Carrying shields, covering their faces, and holding upside down U.S. flags, marchers with the Alt-Right Neo-Nazi group "Reclaim America," chant the phrase "reclaim America," while marching near the Capitol, Saturday, May 13, 2023, in Washington. (AP Photo/Jacquelyn Martin)

Dozens of Troops Suspected of Advocating Overthrow of US Government, New Pentagon Extremism Report Says

An annual Pentagon report on extremism within the ranks reveals that 78 service members were suspected of advocating for the overthrow of the U.S. government and another 44 were suspected of engaging or supporting terrorism.

The report released Thursday by the Defense Department inspector general revealed that in fiscal 2023 there were 183 allegations of extremism across all the branches of military, broken down not only into efforts to overthrow the government and terrorism but also advocating for widespread discrimination or violence to achieve political goals.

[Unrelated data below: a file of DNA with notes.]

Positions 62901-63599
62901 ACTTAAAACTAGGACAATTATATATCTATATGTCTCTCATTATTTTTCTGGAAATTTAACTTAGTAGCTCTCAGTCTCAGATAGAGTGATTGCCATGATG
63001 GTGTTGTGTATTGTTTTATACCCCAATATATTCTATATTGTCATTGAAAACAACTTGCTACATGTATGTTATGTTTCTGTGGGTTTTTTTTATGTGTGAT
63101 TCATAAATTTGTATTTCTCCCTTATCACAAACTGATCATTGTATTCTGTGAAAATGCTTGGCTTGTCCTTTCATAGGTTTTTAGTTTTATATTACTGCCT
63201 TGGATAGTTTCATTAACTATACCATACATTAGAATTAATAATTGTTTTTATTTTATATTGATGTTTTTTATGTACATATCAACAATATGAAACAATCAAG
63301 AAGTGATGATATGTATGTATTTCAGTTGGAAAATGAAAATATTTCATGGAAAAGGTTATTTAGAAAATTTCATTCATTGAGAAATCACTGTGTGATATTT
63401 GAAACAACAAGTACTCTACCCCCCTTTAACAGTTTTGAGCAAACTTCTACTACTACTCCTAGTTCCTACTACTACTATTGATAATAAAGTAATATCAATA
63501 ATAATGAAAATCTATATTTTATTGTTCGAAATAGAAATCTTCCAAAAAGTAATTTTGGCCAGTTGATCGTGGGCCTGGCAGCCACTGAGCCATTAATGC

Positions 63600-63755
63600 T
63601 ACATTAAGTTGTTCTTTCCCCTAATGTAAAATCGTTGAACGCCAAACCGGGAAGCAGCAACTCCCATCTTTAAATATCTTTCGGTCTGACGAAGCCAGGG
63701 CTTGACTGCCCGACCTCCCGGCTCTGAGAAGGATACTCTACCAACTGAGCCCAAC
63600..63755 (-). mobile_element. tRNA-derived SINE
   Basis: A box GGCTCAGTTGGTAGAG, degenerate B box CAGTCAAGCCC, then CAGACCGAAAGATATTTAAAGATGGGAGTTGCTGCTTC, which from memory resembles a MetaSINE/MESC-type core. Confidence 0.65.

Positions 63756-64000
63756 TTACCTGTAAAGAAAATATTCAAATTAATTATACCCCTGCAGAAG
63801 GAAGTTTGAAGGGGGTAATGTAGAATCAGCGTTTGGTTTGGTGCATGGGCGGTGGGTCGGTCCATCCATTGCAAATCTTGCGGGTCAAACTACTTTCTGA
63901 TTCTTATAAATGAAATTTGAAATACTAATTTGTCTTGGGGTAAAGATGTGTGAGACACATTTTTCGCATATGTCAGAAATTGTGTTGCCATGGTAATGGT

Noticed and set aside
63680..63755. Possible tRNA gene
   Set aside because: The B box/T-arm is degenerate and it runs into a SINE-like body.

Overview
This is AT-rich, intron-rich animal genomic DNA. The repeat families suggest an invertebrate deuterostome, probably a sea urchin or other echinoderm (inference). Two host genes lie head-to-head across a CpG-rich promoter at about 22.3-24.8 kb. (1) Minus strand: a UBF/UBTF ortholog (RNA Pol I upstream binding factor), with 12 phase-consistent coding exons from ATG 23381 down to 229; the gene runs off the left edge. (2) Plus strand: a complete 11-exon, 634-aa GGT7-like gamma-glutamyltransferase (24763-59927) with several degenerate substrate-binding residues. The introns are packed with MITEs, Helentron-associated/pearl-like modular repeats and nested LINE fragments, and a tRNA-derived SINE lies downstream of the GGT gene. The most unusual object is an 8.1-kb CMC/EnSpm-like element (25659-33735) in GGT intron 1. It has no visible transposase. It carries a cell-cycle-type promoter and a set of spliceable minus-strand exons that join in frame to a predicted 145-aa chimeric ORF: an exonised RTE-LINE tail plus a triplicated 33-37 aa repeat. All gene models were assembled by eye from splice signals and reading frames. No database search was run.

The statistics indicate the military continues to grapple with extremism following its public denunciations and a stand-down across the services ordered by Defense Secretary Lloyd Austin in 2021. Furthermore, the numbers do not make it clear whether the military’s approach is working. In 2021, the year the data was first released to Congress, there were 270 allegations of extremist activities. In 2022, that figure dropped to 146 before rebounding over the past year.

The Army had the most allegations in fiscal 2023 with 130 soldiers suspected of participation in extremist activity. The Air Force suspected 29 airmen; the Navy and Marine Corps reported 10 service members each. For the first time, the inspector general also reported numbers for the Space Force as a separate entity from the other services — it suspected four Guardians of extremism.

The IG report also included instances of alleged criminal gang activity: There were 58 allegations of gang activity across the military.

However, the report did note that, out of all the suspected extremism and criminal gang activity, 68 of the total cases were investigated and cleared or deemed unsubstantiated.

In the U.S., extremist activity, including neo-Nazi, white supremacist and anti-government movements, has been growing, and numerous violent plots by veterans and even active-duty troops have been thwarted in recent years. Experts on extremist movements have warned about the growing potential of more violence and future attacks, similar to the Oklahoma City federal building bombing in 1995 that killed 168 and was carried out by an Army veteran.

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